Congenital hepatic fibrosis
Congenital disorders of bile acid metabolism
Metabolic diseases (e.g., alpha-1 antitrypsin deficiency)
Post-hepatic portal hypertension. It is caused by thrombosis of large or small veins draining blood from the liver into the inferior vena cava (Budd-Chiari syndrome, rare in children).
Extrahepatic portal vein obstruction can be caused by:
Thrombosis of the portal vein (Fig. 27.1): instrumentation and cannulation of the umbilical vein at birth including umbilical vein catheters for intravenous access in the first days of life, omphalitis, sepsis, hypovolemic shock and hereditary hypercoagulable states represent risk factors for this condition. Regarding the umbilical cannulation, some authors report a 40 % risk of thrombosis after the catheter is left in place for 48 hours; 100 % if more than 72 hours. Some others believe this risk has been nowadays reduced by the improvement of catheters’ materials. However the principle is that this kind of venous line must be taken into consideration only if extremely needed.
Causes of prehepatic portal hypertension: portal vein thrombosis
Portal vein congenital stenosis/atresia (Fig. 27.2a) or postnatal fibrotic stenosis (Fig. 27.2b). The latter is due to abnormal spreading of the normal process, obliterating the umbilical vein or ductus venosus of Aranzio, to the trunk of the portal vein.
Causes of prehepatic portal hypertension. (a) Atresia/stenosis of the portal vein. (b) Postnatal fibrotic stenosis
Occlusion of the main trunk of the portal vein may lead to recanalization of the vein and its transformation into a series of smaller collateral veins that assume the appearance of a venous cavernoma. It is a network of small collaterals that supply the liver with a small amount of mesenteric blood and keep the intrahepatic portal circulation patent, even though hypoplastic (Fig. 27.3). Even though the role of all these risk factors is established, in daily practice the etiology remains unknown in about 50 % of cavernomas [2–6].
Anatomic variants of cavernomas
27.3 Pathophysiology and Collateral Circulation
The main areas where the abnormal shunts between the systemic and portal venous system occur are:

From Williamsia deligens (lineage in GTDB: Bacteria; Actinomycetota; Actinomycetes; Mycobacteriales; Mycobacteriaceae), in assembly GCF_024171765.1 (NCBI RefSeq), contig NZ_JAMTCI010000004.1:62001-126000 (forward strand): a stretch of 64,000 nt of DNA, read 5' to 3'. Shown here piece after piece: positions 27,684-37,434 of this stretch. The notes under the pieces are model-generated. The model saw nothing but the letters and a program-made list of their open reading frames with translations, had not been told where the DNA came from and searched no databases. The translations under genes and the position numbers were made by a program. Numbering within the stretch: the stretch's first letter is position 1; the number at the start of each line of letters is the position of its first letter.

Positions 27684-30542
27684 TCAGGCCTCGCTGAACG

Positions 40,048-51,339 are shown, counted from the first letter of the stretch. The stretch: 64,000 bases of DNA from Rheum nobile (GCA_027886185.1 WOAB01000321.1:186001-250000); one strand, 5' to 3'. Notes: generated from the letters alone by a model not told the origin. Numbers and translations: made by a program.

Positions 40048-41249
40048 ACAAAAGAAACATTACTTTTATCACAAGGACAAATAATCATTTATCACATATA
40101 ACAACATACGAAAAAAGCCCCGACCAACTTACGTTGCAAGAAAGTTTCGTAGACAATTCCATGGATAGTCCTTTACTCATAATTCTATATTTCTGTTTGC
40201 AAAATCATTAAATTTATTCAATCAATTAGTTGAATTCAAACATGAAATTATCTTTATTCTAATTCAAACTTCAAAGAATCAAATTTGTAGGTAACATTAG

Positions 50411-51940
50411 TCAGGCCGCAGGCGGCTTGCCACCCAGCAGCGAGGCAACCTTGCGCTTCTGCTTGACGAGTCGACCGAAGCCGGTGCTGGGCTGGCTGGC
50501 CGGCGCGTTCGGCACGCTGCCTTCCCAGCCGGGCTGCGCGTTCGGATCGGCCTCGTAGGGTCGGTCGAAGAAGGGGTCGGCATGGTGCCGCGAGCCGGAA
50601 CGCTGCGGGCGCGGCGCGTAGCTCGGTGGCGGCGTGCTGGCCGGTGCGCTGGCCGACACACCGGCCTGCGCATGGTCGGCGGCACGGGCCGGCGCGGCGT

Gastroesophageal area: left gastric (coronary) vein and short gastric veins to oesophageal veins (forming submucosal oesophageal varices) thence to azygous/hemiazygous veins in the thorax
Hemorrhoidal plexus in the rectum: superior hemorrhoidal veins to the middle and inferior hemorrhoidal veins and ultimately to the inferior vena cava
Paraumbilical network: paraumbilical and umbilical veins to superficial veins of the abdominal wall and the superior/inferior epigastric veins (forming the “caput medusae”)
Intestinal veins to the branches of the inferior vena cava in the retroperitoneum (veins of Retzius)
Depending on the type of Portal obstruction, every “shunting” area will be more or less developed. For instance, in the EXPVO, the paraumbilical plexus will be little represented since the umbilical veins drain beyond the obstruction (Figs. 27.4 and 27.5) .
Development of portosystemic shunts in prehepatic portal hypertension
Development of portosystemic shunt in intrahepatic portal hypertension
27.4 Clinical Presentation
Unlike children with preexisting liver disease (mainly the ones affected from cirrhosis secondary to biliary atresia), children with extrahepatic portal vein obstruction are usually completely well before the sudden onset of symptoms. The significant manifestation of portal hypertension in childhood is massive upper gastrointestinal bleeding. Oesophagogastric varices have been noted in very young infants and 70 % of patients experience their first bleeding episode before the age of 7. Almost 90 % of patients with bleeding varices secondary to extrahepatic obstruction of the portal vein hemorrhage before the age of 10 (Fig. 27.6).
(a–d) Endoscopic diagnosis of oesophageal varices
The second most common finding is splenomegaly and progressive fibrosis of the organ (fibro-congestive splenomegaly) together with a certain degree of functional hyperactivity (hypersplenism). By the term hypersplenism, we mean an excessive splenic sequestration of red and white blood cells and platelets, therefore resulting in anemia, thrombocytopenia and leukopenia.
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Routine lab parameters of liver function (transaminases, bilirubin, albumin, alkaline phosphatase, gamma-GT, PT) and splenic sequestration of cells (blood cells count) are essential. A coagulation work-up is often required if no risk factors (like an umbilical catheter) are present in order to rule out a hereditary hypercoagulable state (C and S protein, AT –III, etc.).
This could sometimes be hard to interpret because anomalies in both the pro- and anticoagulant pathway may be secondary to the hepatic deprivation of portal blood and are reversible after the successful restoration of portal flow.
The presence of a cavernoma and portal vein thrombosis are usually first diagnosed by ultrasonography with Doppler interrogation. The precise portal venous anatomy must be assessed, first by Doppler ultrasound which is suitable to demonstrate patency and flow (Fig. 27.7).
Ultrasound with Doppler interrogation for the study of portal venous anatomy and flow
Afterward patients being considered for shunting should also be evaluated by CT or MR angiography (each with its own advantages) that has replaced traditional invasive angiography except for retrograde trans-jugular portal venogram which can still be a useful tool, especially when evaluating Rex process patency (Fig. 27.8) [1–4].
CT angiography for portal anatomy assessment in a patient considered for a shunting procedure